docker image ls --filter "reference=php:8.0-apache" --format '{{slice (printf "%s:%s" .Repository .Tag) 0 11}}'

I could use the printf function to get the first characters of the name, but I also want to set an offset since I am working on a demonstration in which I have Image IDs starting with sha256: which I also want to cut out and I couldn’t do it with printf. This last sentence is just an explanation why I am playing with slice, not a question.

Can anyone explain it? I could use the ugly workaround with the condition but that looks bad in a demonstration.

1 Like

Very interesting research.

This one smells strongly like a bug in container ls.

Is it possible that the default slice “barrier” has a capacity of 10 and that wrapping it in a length comparision accidently triggered a higher capacity? Setting the upper bondary to (len .Image) has the same effect:

docker container ls --no-trunc --filter "ancestor=php:8.0-apache" --format '{{ slice .Image 0 (len .Image) }}'

I don’t think this is related to type of .Image itself, because the (printf "%s" .Image) definitly is a string, and the slice still hits the capacity barrier on it.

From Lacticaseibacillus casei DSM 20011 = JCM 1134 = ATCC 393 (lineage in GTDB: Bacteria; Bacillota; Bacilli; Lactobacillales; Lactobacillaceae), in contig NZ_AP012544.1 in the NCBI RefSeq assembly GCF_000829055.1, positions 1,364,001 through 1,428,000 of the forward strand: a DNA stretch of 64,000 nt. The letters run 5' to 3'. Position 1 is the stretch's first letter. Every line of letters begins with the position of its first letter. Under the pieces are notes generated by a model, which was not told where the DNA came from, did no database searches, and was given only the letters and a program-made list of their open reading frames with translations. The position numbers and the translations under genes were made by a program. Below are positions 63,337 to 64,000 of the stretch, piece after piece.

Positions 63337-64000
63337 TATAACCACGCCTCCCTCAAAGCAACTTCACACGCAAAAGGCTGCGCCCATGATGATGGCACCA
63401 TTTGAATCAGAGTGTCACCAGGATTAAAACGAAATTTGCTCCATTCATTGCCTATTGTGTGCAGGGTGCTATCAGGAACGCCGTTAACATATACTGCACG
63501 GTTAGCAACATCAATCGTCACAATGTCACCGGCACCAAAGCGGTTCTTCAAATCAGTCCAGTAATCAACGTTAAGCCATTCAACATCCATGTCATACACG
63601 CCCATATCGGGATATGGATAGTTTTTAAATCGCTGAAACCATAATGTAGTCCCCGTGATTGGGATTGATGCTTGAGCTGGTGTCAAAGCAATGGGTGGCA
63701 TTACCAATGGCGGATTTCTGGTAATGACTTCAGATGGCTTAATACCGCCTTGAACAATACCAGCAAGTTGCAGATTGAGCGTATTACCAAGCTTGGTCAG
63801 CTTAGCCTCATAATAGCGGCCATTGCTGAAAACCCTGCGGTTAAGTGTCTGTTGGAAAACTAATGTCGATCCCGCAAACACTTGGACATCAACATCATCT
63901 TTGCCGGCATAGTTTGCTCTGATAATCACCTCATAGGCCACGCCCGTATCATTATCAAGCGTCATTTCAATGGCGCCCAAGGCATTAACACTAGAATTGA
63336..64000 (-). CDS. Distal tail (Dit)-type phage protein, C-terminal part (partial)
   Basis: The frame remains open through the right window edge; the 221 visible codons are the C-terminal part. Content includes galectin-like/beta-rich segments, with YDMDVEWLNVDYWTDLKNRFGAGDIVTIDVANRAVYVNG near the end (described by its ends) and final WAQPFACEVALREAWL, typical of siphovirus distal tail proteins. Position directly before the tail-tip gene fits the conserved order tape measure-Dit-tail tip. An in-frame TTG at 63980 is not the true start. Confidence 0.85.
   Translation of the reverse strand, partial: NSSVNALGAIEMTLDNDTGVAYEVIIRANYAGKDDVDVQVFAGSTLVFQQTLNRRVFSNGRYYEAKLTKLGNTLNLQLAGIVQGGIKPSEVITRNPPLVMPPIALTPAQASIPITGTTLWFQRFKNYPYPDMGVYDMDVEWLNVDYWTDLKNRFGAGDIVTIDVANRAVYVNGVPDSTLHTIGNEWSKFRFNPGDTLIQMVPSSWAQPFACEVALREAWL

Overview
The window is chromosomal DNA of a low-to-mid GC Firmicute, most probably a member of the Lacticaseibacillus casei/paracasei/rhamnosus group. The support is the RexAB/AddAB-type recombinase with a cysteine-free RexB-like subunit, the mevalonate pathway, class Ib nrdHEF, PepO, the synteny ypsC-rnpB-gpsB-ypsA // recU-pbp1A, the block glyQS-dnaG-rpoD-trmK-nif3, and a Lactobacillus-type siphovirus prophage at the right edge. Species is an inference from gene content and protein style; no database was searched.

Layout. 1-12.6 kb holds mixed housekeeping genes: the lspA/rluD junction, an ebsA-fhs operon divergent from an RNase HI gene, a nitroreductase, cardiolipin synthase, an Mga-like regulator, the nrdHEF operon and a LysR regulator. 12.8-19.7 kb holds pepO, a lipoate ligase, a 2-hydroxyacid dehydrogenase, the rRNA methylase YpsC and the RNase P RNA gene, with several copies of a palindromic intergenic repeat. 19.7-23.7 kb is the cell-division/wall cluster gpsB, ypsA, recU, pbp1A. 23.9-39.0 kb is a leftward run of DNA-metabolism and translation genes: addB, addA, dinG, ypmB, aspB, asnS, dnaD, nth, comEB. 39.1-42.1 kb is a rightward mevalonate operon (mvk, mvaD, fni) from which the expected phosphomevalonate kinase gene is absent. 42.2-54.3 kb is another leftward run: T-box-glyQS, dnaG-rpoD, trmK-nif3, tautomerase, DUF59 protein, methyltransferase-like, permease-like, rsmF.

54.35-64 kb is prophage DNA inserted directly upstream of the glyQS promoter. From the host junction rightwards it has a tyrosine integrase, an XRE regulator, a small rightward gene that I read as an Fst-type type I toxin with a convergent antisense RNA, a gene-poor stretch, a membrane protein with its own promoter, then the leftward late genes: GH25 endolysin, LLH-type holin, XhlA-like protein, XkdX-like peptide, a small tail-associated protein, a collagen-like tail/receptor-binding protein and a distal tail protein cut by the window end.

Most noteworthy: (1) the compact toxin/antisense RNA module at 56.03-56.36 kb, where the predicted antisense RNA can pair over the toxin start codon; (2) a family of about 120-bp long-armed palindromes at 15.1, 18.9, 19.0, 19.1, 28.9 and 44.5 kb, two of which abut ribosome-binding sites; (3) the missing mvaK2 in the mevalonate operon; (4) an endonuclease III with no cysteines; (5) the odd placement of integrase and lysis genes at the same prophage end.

If you want, I have an even ugglier workaround :smiley:

docker container ls --no-trunc --filter "ancestor=php:8.0-apache" --format '{{json .}}' | jq -r '.Image | .[0:10]'

I like jq and I thought of it as a solution but I try to avoid additional tools since I don’t want to force people who read my tutorial to install more packages if there is another way.

I also want to format the output as a “table” which is available in the format string. I could use column to achieve something similar but that would complicate the final command more. When I create a tutorial I try to keep it as simple as it is possible.

Everything is possible at this point :slight_smile: But why would it work with static string? I haven’t read the source code yet and I am not mentally ready to do it today.

Thanks. I didn’t know that. Unfortunately it won’t help but maybe I can figure something out. If not, that’s OK. I can mention this issue and use a more complex solution.

Thanks for the suggestion.

Good question…

I don’t understand why those two are not producing the same result:

docker container ls --filter "ancestor=php:8.0-apache" --format '{{ $i:="php:8.0-apache"}}{{slice $i 0 12}}'
docker container ls --filter "ancestor=php:8.0-apache" --format '{{ $i:=(printf "%s" .Image)}}{{slice $i 0 12}}'

While the first variation works, the second does not. Even though I would expect printf "%s" .Image to create a new string, identical to the static string, but it is treated differently.

I hope you find the root cause, or at least a statisfying understanding what causes it :slight_smile:

This works too

docker container ls --filter "ancestor=php:8.0-apache" --format '{{ $i:=(printf "%s" "php:8.0-apache")}}{{slice $i 0 12}}'

So “printf” in parentheses doesn’t create an object. I wasn’t sure until now.